So who invented the first release ski binding?
A Norwegian immigrant living in Oregon, Hjalmar Hvam, was recovering from a broken leg as the result of a skiing accident. It wasn’t his first! Frustrated, he decided to design a binding that would help prevent broken legs, by far the most common skiing injury. In 1939 Hvam introduced the Saf-Ski, the first release binding. He even had a catchy sales phrase “Hvoom with Hvam!” However his binding never gained widespread success.
I actually don’t want to write about release bindings. I want to write about the new problem they introduced: runaway skis! As Retro-Skiers we saw an evolution of solutions to that problem.
The long thong was a leather ski retention strap, a safety strap, that when the toe binding released kept you affixed to the heel unit and the ski. This could have been accomplished with a strap probably 18 inches long or even less, but why settle for 18 inches when 48 inches was available! Oh, there was another reason for this: the extra wraps of leather around the upper portion of a leather ski boot improved the forward support. However there were ramifications.
So just to remind you, here’s how to wrap a long thong. Take the long end (which should be on the inside edge of your ski) and wrap it around the boot front-to-back; then pass it through the ring on the opposite side of the binding; wrap the remaining strap back around the boot front-to-back; then pass it through the ring on the original inner side of the binding. How much strap do you have left? If it’s less than a foot, fasten it with the corresponding buckle on the outside of the binding. If it’s a foot or more, wrap it around the upper boot until there is less than a foot. That took care of one ski! Also it is probably worth noting that this had to be done bare-handed even on the coldest days.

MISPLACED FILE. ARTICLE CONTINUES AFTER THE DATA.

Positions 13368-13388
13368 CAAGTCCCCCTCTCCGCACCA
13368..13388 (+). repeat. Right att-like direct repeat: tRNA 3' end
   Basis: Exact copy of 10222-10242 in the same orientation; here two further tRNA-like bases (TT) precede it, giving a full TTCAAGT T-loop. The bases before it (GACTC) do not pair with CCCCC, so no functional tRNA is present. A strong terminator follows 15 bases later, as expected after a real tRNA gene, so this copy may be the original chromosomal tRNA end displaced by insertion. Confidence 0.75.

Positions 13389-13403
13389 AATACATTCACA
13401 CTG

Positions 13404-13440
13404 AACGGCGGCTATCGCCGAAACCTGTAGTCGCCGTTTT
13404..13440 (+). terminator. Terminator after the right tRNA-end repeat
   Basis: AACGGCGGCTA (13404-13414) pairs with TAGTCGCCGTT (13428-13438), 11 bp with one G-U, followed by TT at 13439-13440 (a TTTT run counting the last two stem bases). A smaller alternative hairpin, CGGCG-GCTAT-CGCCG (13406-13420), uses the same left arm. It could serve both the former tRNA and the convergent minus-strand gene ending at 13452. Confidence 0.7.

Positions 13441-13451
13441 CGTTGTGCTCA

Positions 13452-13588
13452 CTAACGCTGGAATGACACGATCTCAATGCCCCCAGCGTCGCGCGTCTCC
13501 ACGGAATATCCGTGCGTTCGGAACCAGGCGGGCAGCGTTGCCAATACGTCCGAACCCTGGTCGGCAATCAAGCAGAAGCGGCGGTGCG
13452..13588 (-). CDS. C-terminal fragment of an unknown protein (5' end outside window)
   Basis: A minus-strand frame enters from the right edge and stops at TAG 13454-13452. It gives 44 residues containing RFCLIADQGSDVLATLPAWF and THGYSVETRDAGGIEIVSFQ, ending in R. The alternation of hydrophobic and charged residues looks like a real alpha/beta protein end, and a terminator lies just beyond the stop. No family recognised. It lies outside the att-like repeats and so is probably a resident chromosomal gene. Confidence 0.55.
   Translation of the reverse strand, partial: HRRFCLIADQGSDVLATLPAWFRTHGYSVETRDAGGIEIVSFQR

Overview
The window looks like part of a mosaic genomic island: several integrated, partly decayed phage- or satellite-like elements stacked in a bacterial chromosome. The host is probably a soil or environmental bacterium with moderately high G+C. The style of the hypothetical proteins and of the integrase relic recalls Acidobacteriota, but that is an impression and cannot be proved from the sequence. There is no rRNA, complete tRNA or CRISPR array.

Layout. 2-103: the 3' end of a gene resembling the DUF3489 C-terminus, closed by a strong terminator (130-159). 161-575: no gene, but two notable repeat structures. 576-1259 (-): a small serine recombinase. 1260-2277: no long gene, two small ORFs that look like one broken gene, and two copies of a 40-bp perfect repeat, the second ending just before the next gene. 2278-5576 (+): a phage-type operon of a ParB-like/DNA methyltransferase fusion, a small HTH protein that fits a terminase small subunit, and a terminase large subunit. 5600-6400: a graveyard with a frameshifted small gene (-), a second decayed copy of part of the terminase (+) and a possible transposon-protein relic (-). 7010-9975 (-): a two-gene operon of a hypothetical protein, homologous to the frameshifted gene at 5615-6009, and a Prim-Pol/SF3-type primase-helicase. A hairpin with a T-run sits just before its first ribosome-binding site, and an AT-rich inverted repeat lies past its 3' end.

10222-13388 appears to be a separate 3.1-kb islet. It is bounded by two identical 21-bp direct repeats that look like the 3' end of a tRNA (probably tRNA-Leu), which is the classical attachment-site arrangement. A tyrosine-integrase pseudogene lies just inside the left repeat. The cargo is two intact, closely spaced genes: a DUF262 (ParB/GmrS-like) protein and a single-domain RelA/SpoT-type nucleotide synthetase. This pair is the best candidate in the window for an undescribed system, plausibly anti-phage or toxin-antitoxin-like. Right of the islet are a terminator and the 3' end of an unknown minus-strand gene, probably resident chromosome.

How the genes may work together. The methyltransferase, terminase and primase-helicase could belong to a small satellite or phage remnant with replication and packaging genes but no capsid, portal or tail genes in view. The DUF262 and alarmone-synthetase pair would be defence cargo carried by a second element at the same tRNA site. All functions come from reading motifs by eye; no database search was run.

Over time everyone developed their own unique wrapping approach which became a routine. If you wanted to screw up another skier, just cut 8 inches off one of their long thongs!
The first wrap of the day was the easiest since the leather straps were usually dry and pliable, but during a day of skiing the straps would become iced in spots so subsequent wraps were more difficult and colder on the hands.
Another special situation was Spring skiing! The warm temperatures and melting snow meant that the long thong straps became saturated with water. And what happens to leather when it gets wet? That’s right, it stretches! So now there were 2 more feet of long thong to wrap!
Now don’t you miss those days!
As plastic boots and releasable heel units began to proliferate, a shorter version of the long-thong, the Arlberg strap, was introduced. These still wrapped around the ski boot and then buckled. That meant you still had to bend over to put on or take off a ski so gondolas were not a popular lift choice!
The simplest safety strap was just a short leather strap hooked to the binding which you clipped to your boot laces. These had a tendency to break in violent falls producing the very thing they were supposed to prevent: a runaway ski. They also generated new injuries caused by wind milling skis striking the skier during a fall. I was a victim of a wind milling ski that cut my scalp open!
In 1974 Klaus Obermeyer would introduce the first two-pronged ski brake to the United States. There had been earlier single pronged brakes available, but they never caught on for several reasons. You may recall earlier this season Klaus Obermeyer celebrated his 100th birthday!
Ski areas here in the United States were slow to accept ski brakes. There were concerns about the brakes’ effectiveness. There was the potential for a ski to come off while riding a lift and fall on someone below. Killington defined a policy, articulated by its marketing director Foster Chandler that you could use ski brakes at Killington, but you needed safety straps as well … huh? This policy was adopted by most U.S. ski areas.
By 1978 all the major binding companies were providing two-pronged ski brakes. Europe was allowing brakes on their slopes – without the additional safety straps. Eventually the U.S. areas would modify their policies as well.